Poll: 44 percent want more police in their community; 7 percent say less

More voters want to add to the number of police in their communities than subtract from them, a new Hill-HarrisX poll finds.

Forty-four percent of registered voters in the July 8-9 survey said they want more police and policing activity in their community.

By contrast, 7 percent of respondents said they want less police in their area while 50 percent said they want the same amount of police. 

A majority of Hispanic voters, 54 percent, want more police in their community along with 46 percent of white voters and 29 percent of Black voters. 

Eleven percent of Black voters said they want less police in their area along with 10 percent of Hispanic voters and 5 percent of white voters.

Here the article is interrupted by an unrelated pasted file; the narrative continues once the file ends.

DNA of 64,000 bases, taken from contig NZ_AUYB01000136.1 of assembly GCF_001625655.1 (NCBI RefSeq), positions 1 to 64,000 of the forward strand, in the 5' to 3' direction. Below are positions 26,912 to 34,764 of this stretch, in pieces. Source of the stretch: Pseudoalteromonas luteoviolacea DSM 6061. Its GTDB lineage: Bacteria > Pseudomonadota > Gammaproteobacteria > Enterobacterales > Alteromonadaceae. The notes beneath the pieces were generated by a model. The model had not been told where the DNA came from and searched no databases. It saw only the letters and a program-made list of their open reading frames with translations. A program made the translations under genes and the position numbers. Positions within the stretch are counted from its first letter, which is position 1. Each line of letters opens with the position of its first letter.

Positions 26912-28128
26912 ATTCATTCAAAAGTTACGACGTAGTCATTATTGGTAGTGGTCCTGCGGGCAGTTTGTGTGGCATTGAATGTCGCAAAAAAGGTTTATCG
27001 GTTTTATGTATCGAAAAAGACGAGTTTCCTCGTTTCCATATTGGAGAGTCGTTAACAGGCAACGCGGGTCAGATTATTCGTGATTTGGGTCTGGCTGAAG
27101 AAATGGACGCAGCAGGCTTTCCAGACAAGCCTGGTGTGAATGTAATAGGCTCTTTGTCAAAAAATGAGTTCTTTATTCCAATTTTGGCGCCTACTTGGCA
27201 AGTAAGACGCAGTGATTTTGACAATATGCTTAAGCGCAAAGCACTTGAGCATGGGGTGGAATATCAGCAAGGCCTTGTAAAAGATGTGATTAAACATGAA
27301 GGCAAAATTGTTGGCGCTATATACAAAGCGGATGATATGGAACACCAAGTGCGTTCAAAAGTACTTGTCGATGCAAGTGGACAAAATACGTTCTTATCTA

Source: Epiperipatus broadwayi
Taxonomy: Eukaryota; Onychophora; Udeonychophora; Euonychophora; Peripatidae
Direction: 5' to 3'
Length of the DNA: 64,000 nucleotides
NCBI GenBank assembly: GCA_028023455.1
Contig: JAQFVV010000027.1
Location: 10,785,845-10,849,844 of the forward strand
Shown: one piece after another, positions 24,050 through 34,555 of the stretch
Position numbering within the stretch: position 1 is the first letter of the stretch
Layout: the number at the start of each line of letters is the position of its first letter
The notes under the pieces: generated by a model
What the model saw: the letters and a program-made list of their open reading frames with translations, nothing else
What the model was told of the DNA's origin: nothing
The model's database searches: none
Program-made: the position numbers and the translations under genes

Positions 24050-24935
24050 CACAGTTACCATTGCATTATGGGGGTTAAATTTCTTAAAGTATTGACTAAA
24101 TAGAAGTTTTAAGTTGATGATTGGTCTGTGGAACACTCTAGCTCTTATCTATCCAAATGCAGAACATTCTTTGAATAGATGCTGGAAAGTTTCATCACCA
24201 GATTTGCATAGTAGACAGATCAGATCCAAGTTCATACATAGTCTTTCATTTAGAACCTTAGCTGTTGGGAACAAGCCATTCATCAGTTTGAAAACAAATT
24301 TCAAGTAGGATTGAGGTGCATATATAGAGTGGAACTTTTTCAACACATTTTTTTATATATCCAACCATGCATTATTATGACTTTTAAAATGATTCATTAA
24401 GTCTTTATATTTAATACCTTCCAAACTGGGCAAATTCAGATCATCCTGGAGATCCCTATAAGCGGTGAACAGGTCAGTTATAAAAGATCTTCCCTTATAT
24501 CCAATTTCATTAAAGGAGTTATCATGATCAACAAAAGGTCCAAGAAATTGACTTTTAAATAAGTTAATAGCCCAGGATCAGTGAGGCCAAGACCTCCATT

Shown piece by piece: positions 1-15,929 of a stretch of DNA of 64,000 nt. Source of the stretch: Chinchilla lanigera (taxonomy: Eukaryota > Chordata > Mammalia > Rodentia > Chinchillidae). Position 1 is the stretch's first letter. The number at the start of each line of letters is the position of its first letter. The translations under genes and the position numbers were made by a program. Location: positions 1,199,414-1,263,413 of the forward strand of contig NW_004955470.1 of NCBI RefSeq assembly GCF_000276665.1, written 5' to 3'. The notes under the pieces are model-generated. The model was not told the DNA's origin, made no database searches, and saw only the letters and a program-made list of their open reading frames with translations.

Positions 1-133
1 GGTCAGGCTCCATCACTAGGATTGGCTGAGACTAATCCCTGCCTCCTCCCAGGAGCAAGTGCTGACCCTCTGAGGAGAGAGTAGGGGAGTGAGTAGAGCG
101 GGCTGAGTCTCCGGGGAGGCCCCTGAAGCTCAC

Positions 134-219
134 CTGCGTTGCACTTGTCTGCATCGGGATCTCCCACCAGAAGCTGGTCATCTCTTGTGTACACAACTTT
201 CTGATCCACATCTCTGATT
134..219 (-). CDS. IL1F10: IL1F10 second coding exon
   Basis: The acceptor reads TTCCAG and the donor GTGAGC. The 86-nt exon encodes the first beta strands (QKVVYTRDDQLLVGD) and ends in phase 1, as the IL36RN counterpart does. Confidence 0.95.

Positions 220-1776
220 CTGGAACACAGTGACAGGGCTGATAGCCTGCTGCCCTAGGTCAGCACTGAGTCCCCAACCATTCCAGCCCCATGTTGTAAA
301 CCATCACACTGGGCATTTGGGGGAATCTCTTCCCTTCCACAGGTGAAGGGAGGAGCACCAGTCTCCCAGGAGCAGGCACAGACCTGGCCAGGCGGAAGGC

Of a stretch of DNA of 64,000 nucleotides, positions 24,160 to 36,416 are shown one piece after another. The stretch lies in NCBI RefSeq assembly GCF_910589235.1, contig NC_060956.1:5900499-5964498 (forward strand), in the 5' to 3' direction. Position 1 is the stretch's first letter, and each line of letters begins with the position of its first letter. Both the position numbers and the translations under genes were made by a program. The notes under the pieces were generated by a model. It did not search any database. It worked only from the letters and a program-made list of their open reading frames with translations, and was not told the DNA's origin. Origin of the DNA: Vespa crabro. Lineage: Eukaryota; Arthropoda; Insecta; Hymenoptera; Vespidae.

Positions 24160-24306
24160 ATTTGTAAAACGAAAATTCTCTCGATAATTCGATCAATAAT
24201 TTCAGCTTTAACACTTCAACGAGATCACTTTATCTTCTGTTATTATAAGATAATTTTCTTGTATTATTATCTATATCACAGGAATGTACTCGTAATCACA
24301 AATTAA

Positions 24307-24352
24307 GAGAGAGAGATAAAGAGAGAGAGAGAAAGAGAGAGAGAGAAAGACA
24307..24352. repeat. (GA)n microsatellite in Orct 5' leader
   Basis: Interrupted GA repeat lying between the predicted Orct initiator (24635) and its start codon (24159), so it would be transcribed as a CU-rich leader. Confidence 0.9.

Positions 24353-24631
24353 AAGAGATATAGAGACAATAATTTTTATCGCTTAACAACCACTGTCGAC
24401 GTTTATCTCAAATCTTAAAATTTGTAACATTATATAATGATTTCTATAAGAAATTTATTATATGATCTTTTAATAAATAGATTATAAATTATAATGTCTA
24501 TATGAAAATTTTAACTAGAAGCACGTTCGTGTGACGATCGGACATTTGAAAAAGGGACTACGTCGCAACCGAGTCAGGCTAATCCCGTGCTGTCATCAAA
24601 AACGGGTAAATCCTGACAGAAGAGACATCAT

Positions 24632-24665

Sixty-one percent of Black voters said they want to keep the same amount of police in their community while 49 percent of white voters and 35 percent of Hispanic voters said the same.

The poll comes as homicides increase in cities across the country. 

President BidenJoe BidenCapitol fencing starts coming down after 'Justice for J6' rally Senate parliamentarian nixes Democrats' immigration plan Biden pushes back at Democrats on taxes MORE on Monday met with mayors and law enforcement leaders and urged local officials to do more to combat a nationwide surge in violent crimes. 

According to a June 29-July 1 Hill-HarrisX survey, 50 percent of registered voters said they are confident in Biden's ability to address the rise of homicides in major cities, including 16 percent who are very confident and 35 percent who are somewhat confident.

Another 50 percent said they are not confident in Biden's ability to address homicides, including 20 percent who are somewhat not confident and 30 percent who are not at all confident.

The most recent Hill-HarrisX poll was conducted online among 938 registered voters. It has a margin of error of 3.2 percentage points.

—Gabriela Schulte